The anatomy and evolution of the radular apparatus in predatory marine gastropods of the superfamily Conoidea is reconstructed on the basis of a molecular phylogeny, based on three mitochondrial genes (COI, 12S and 16S) for 102 species. A unique feeding mechanism involving use of individual marginal radular teeth at the proboscis tip for stabbing and poisoning of prey is here assumed to appear at the earliest stages of evolution of the group. The initial major evolutionary event in Conoidea was the divergence to two main branches. One is characterized by mostly hypodermic marginal teeth and absence of an odontophore, while the other possesses a radula with primarily duplex marginal teeth, a strong subradular membrane and retains a fully functional odontophore. The radular types that have previously been considered most ancestral, “prototypic” for the group (flat marginal teeth; multicuspid lateral teeth of Drilliidae; solid recurved teeth of Pseudomelatoma and Duplicaria), were found to be derived conditions. Solid recurved teeth appeared twice, independently, in Conoidea — in Pseudomelatomidae and Terebridae. The Terebridae, the sister group of Turridae, are characterized by very high radular variability, and the transformation of the marginal radular teeth within this single clade repeats the evolution of the radular apparatus across the entire Conoidea.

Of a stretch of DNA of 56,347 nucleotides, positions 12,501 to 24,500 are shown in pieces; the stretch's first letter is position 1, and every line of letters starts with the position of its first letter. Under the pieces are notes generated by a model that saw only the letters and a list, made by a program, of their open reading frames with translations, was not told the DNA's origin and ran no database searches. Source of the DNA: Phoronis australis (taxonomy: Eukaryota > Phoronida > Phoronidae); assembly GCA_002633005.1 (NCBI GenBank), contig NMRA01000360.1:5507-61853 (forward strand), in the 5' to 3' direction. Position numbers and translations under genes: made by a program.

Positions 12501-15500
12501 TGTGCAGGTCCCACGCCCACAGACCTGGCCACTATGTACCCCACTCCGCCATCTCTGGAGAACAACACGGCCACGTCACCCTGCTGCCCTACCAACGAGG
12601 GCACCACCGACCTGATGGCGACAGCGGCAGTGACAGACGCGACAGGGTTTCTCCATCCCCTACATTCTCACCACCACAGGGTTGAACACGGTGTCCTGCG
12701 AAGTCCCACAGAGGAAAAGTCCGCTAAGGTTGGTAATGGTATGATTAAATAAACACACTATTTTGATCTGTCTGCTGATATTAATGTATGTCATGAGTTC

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Vol. 55 • No. 1